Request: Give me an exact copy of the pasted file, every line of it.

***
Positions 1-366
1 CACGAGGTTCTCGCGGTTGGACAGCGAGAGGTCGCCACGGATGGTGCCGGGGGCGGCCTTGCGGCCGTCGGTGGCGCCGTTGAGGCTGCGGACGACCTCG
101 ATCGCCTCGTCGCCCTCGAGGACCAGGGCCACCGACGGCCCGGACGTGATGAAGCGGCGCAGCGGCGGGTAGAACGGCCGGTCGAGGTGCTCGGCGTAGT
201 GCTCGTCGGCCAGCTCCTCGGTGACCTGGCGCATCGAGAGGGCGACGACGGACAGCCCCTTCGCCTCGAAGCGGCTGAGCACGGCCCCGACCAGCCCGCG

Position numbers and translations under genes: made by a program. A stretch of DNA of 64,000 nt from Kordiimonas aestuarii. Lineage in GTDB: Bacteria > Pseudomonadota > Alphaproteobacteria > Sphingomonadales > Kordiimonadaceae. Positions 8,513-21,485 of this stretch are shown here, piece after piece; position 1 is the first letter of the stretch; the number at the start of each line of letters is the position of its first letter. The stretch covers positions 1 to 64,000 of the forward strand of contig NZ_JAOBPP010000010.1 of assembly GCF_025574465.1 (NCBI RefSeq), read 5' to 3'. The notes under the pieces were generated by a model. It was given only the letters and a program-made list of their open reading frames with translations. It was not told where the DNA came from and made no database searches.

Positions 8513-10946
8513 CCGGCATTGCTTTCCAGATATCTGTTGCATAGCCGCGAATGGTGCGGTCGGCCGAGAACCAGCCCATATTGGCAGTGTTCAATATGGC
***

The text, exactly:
Positions 1-366
1 CACGAGGTTCTCGCGGTTGGACAGCGAGAGGTCGCCACGGATGGTGCCGGGGGCGGCCTTGCGGCCGTCGGTGGCGCCGTTGAGGCTGCGGACGACCTCG
101 ATCGCCTCGTCGCCCTCGAGGACCAGGGCCACCGACGGCCCGGACGTGATGAAGCGGCGCAGCGGCGGGTAGAACGGCCGGTCGAGGTGCTCGGCGTAGT
201 GCTCGTCGGCCAGCTCCTCGGTGACCTGGCGCATCGAGAGGGCGACGACGGACAGCCCCTTCGCCTCGAAGCGGCTGAGCACGGCCCCGACCAGCCCGCG

Position numbers and translations under genes: made by a program. A stretch of DNA of 64,000 nt from Kordiimonas aestuarii. Lineage in GTDB: Bacteria > Pseudomonadota > Alphaproteobacteria > Sphingomonadales > Kordiimonadaceae. Positions 8,513-21,485 of this stretch are shown here, piece after piece; position 1 is the first letter of the stretch; the number at the start of each line of letters is the position of its first letter. The stretch covers positions 1 to 64,000 of the forward strand of contig NZ_JAOBPP010000010.1 of assembly GCF_025574465.1 (NCBI RefSeq), read 5' to 3'. The notes under the pieces were generated by a model. It was given only the letters and a program-made list of their open reading frames with translations. It was not told where the DNA came from and made no database searches.

Positions 8513-10946
8513 CCGGCATTGCTTTCCAGATATCTGTTGCATAGCCGCGAATGGTGCGGTCGGCCGAGAACCAGCCCATATTGGCAGTGTTCAATATGGC